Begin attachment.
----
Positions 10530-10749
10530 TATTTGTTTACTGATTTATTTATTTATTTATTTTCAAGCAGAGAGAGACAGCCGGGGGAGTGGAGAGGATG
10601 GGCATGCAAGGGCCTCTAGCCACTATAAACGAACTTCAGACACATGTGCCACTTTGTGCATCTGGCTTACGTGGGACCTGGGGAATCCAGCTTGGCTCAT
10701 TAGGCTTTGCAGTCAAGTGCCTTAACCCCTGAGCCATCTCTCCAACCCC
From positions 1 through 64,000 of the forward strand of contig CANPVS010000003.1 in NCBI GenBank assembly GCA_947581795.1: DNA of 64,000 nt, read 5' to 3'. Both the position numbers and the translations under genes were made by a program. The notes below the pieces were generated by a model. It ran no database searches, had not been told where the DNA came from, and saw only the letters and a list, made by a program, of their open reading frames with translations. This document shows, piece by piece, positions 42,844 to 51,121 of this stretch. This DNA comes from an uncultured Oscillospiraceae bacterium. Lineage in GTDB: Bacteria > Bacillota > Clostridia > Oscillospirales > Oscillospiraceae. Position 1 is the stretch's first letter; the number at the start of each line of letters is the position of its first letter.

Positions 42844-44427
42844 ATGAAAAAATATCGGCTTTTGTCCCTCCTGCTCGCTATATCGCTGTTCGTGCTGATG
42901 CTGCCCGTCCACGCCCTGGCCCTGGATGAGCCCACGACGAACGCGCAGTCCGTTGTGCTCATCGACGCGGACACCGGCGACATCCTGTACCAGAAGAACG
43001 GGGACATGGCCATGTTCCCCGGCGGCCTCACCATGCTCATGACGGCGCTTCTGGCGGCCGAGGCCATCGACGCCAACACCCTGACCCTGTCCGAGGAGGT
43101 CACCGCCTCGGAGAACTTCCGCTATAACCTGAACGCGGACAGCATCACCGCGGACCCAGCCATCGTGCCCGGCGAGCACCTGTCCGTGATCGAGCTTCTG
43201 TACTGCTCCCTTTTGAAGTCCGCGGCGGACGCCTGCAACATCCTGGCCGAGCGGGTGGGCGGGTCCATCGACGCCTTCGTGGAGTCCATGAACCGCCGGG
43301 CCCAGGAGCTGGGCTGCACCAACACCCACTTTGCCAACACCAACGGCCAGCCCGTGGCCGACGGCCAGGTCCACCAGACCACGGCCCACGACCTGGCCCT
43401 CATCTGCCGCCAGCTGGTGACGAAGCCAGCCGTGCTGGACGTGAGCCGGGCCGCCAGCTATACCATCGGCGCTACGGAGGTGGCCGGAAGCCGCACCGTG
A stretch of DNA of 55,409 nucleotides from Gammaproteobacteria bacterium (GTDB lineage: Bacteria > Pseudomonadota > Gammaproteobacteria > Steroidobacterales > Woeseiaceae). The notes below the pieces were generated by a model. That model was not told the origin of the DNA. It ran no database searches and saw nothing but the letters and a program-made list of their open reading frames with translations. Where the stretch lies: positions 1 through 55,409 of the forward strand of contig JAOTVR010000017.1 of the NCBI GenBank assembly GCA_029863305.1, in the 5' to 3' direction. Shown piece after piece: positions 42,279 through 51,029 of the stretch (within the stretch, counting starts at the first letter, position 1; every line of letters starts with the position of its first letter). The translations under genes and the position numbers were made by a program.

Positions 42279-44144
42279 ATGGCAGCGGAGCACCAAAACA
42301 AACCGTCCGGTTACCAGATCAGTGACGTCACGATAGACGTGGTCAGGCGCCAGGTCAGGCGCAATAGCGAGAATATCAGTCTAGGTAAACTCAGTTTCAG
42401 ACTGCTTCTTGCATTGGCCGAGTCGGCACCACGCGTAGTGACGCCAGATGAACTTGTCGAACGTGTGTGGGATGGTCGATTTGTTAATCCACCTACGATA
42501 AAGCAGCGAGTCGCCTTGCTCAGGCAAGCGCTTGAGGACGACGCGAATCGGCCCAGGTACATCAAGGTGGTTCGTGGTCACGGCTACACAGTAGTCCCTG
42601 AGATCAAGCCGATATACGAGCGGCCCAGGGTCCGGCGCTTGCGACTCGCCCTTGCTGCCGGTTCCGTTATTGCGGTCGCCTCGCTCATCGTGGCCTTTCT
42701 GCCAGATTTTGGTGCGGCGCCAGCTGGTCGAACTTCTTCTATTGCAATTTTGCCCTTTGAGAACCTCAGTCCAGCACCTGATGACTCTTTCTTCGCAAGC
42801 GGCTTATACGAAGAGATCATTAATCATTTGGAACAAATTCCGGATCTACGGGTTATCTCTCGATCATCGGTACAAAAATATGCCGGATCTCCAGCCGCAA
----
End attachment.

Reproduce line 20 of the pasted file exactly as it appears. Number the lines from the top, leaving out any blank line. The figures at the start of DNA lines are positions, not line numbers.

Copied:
42601 AGATCAAGCCGATATACGAGCGGCCCAGGGTCCGGCGCTTGCGACTCGCCCTTGCTGCCGGTTCCGTTATTGCGGTCGCCTCGCTCATCGTGGCCTTTCT